Part 1 of 4: The Invisible Aging Person
The church needs renewed consideration of the Eldest members. People too often become invisible once they are no longer able to get out, when they are too fragile to “contribute” to the growth or life of the church. I have witnessed a sad trend played out in congregations I have participated in and the work I have done with Elders both in the community and in Assisted Living Facilities. Once a person becomes absent – through relocation to an institution, becoming home bound due to infirmity or because the church is not set up to accommodate special needs – they become invisible. Deacons may send a card on special days. A church visitor may pop in for an hour once a month, but the Older member becomes exiled, wandering alone in the spiritual desert of their last years.
I belong to a small, aging congregation in a rural community. There has been discussion of late that if we don’t bring in younger families, the church may not have sufficient members to keep the doors open. That’s a reality shared by many small churches, and the focus of revitalization strategies taught by leaders like Thom Rainer and Ken Priddy. It makes sense: We must find ways to invite people to come in – and stay – to keep the church alive. The Great Commission calls us to make disciples and certainly we can’t do that if the doors are closed.
Historically, churches grew from the younger demographic upwards, not unlike societal institutions. Historically speaking (pre Baby Boomer cohort) the majority of our population were in their middle years, with a large base of youth and children at the base of the population pyramid, and retirees and Elders comprising the narrowing tip. Nursery care, preschool programs and Vacation Bible School drew families by attracting children and their parents. That was an effective paradigm for growth as the Boomer Generation was created, well into the 90’s as they then had their own children. (This format worked for me. I was “unchurched” until a program drew my children in and then I followed. Nothing softens the heart of a parent more thoroughly than seeing their children glowing with joy and a sense of purpose; the innocence of “letting their light shine”).
The times, though, they are a’changing. The Boomers will be launching the last of their babies shortly. The Generations X and Y and the Millennials will not likely reproduce in the numbers that the Boomers and their parents did. Church nurseries, I predict, will not host the numbers that were common 30 years ago.
I will close this installment with a story I was privy to. I began reflecting on this situation as our church discusses revitalization efforts and how we become more welcoming. It occurred to me to think through “to whom do we need to be welcoming?” We need to not overlook our aged church members, who once disconnected from their Spiritual fellowship, can suffer in isolation.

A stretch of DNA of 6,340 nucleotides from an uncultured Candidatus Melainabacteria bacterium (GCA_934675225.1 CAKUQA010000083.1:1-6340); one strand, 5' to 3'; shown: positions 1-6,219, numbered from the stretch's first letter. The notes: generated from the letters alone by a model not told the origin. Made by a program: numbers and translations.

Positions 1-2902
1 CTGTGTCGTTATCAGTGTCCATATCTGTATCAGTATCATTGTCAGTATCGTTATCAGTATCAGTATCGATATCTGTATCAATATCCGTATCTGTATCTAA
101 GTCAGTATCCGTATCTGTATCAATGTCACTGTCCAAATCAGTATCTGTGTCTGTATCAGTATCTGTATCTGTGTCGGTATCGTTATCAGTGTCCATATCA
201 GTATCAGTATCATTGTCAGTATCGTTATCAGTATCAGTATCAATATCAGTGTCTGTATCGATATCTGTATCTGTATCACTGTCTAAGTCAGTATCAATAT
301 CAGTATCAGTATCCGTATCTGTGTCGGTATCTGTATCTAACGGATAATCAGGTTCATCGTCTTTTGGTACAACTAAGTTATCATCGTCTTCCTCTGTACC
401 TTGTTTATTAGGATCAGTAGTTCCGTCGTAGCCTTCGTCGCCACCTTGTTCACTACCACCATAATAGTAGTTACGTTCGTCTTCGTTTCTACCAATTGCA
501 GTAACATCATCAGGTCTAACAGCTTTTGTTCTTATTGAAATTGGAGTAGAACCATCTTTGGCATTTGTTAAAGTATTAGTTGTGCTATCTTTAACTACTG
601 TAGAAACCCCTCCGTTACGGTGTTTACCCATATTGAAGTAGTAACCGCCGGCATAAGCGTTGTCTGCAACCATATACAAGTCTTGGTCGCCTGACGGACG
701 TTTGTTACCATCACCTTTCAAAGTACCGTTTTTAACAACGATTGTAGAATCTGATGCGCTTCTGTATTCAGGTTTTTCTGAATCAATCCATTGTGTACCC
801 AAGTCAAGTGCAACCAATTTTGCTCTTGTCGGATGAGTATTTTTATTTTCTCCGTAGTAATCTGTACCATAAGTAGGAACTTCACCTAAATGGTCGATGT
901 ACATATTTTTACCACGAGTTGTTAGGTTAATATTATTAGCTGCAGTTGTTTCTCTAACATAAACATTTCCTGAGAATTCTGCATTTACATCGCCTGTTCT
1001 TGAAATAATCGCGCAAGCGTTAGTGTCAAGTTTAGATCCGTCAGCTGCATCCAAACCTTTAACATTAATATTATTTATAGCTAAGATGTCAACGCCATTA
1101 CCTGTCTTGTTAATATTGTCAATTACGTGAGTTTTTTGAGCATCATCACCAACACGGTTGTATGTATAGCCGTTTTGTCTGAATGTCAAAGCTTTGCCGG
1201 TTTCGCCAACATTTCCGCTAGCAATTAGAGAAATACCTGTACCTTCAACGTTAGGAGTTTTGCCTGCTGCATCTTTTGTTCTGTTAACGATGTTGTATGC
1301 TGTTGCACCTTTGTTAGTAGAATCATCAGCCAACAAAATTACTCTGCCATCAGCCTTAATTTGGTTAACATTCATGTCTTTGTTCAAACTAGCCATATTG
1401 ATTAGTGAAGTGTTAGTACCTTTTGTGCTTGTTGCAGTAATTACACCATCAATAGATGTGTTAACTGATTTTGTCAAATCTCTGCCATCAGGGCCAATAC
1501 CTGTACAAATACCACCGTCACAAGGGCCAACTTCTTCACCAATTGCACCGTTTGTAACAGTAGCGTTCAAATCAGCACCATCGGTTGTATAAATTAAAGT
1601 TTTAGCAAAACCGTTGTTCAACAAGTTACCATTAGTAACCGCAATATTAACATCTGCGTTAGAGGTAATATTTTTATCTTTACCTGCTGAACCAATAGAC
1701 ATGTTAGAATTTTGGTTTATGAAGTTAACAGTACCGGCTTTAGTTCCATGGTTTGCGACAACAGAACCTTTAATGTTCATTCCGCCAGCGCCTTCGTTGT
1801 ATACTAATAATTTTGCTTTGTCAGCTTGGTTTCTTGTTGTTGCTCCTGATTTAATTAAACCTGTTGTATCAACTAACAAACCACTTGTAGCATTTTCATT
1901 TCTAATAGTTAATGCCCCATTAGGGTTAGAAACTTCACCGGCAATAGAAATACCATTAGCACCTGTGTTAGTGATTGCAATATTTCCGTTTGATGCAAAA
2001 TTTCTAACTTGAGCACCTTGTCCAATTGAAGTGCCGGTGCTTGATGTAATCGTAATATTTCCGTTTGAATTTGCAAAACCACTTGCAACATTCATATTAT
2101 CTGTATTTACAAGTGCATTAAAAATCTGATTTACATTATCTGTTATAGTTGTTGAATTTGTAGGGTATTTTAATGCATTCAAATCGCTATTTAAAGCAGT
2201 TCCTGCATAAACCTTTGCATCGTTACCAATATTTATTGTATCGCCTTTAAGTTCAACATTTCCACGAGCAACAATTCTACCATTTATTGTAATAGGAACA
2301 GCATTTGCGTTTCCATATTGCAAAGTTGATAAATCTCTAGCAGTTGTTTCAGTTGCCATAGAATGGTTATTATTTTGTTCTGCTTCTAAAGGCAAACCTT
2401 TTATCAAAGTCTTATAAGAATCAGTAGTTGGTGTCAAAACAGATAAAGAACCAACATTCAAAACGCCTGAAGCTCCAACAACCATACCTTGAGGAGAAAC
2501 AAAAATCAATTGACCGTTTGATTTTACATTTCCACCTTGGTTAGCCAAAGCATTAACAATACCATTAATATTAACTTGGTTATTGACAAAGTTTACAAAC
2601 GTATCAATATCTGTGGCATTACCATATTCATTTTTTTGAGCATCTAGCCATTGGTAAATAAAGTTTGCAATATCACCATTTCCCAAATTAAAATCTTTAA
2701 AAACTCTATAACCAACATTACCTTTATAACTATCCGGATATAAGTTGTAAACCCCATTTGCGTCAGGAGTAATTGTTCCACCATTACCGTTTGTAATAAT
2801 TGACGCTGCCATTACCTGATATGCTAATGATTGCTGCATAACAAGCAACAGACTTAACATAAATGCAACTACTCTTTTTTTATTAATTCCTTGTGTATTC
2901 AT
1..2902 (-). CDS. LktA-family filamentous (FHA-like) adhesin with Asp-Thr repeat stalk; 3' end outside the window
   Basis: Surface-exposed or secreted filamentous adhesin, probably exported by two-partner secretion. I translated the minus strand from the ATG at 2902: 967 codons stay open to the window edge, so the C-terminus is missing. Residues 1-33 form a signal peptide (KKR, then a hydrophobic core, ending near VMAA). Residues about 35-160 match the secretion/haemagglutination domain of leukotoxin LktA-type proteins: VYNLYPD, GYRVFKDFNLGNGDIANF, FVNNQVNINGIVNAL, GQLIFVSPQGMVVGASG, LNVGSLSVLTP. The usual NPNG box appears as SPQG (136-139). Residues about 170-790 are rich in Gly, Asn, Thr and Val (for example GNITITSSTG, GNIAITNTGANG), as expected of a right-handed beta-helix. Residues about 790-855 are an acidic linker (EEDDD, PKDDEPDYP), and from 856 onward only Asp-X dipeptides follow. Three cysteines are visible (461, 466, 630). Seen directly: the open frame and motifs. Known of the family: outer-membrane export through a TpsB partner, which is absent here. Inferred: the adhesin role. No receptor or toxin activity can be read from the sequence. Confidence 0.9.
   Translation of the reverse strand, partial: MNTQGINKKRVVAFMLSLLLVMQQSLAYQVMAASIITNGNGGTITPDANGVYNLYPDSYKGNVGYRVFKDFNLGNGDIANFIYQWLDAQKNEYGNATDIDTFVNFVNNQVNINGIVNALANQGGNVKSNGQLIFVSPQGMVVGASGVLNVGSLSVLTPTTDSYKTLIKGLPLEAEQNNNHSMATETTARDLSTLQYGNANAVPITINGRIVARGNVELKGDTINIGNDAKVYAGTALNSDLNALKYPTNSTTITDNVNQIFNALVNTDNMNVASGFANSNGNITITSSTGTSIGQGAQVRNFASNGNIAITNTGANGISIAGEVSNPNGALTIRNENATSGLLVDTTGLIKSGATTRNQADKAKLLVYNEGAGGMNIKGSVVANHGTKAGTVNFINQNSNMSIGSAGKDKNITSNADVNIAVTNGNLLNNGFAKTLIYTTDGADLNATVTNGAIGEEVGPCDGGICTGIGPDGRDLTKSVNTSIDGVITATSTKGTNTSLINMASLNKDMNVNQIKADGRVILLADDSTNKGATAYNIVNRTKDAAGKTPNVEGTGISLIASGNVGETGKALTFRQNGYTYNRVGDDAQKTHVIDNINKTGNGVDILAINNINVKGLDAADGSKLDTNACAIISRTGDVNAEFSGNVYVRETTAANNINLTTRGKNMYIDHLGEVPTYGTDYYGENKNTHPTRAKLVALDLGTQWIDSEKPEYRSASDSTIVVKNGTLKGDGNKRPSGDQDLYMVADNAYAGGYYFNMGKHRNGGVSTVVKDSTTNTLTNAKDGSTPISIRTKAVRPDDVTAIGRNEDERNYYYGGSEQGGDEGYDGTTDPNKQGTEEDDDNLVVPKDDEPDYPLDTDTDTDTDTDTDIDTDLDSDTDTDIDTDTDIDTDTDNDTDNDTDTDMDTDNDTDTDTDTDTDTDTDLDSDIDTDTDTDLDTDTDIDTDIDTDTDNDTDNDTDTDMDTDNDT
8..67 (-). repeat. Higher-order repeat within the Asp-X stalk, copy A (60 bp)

Mae was a resident at an assisted living where I was employed as a nurse. She was in her early 80’s, and suffered short term memory loss. Mae had been moved to the assisted living apartment because she could no longer safely care for herself at home, and her family thought the socialization of the community living facility would benefit her. Mae had a church visitor – once a month a young gentleman would “round” on about a half dozen residents who had once been church members. As far as I could see, that was her only church contact. In chatting with her eldest child one day, I heard an intense anger towards the church and it’s members, as he felt that for the 40 years Mae had participated in all aspects of the life of her church, no one “saw” her anymore. She had become invisible to the church family, save the dedicated volunteer who provided ministry in the local facilities for “former” church members. Mae was starving for conversation, for regular prayer, Bible Study, a friend, and the ritual of church services. In the assisted living, she was spiritually starving. Her children also felt abandoned by the church family they had grown up with, and thought would continue to be a resource for them and their mother as her needs changed.
Our seniors become “the forgotten” and often decline visits because “they don’t want to be a bother”. I’ll let you in on a secret. They DO want to be a bother. They want to be seen, noticed, cared about, included, even in their changing states. They thirst for authentic connection, visits, prayer, hymns, gossip.
Questions to consider:
How many of your aged church members seem to have become invisible once they no longer attended services regularly?
Is anyone designated in your church to notice an absence and follow up with a call to the parishioner or their family?
Who in your church family is tasked with making sure members, unable to get out often, are visited frequently enough to nurture still growing relationships, rituals and spiritual succor?
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I challenge church leaders to take an inventory of the people that have faded from view in the last year.
Where have they gone?
Who has reached out to them?
What training is offered for your volunteer visitors, if you have such a body, so that they are equipped to have meaningful visits to those who are home bound?
Does your church regularly engage with the families of their aging membership?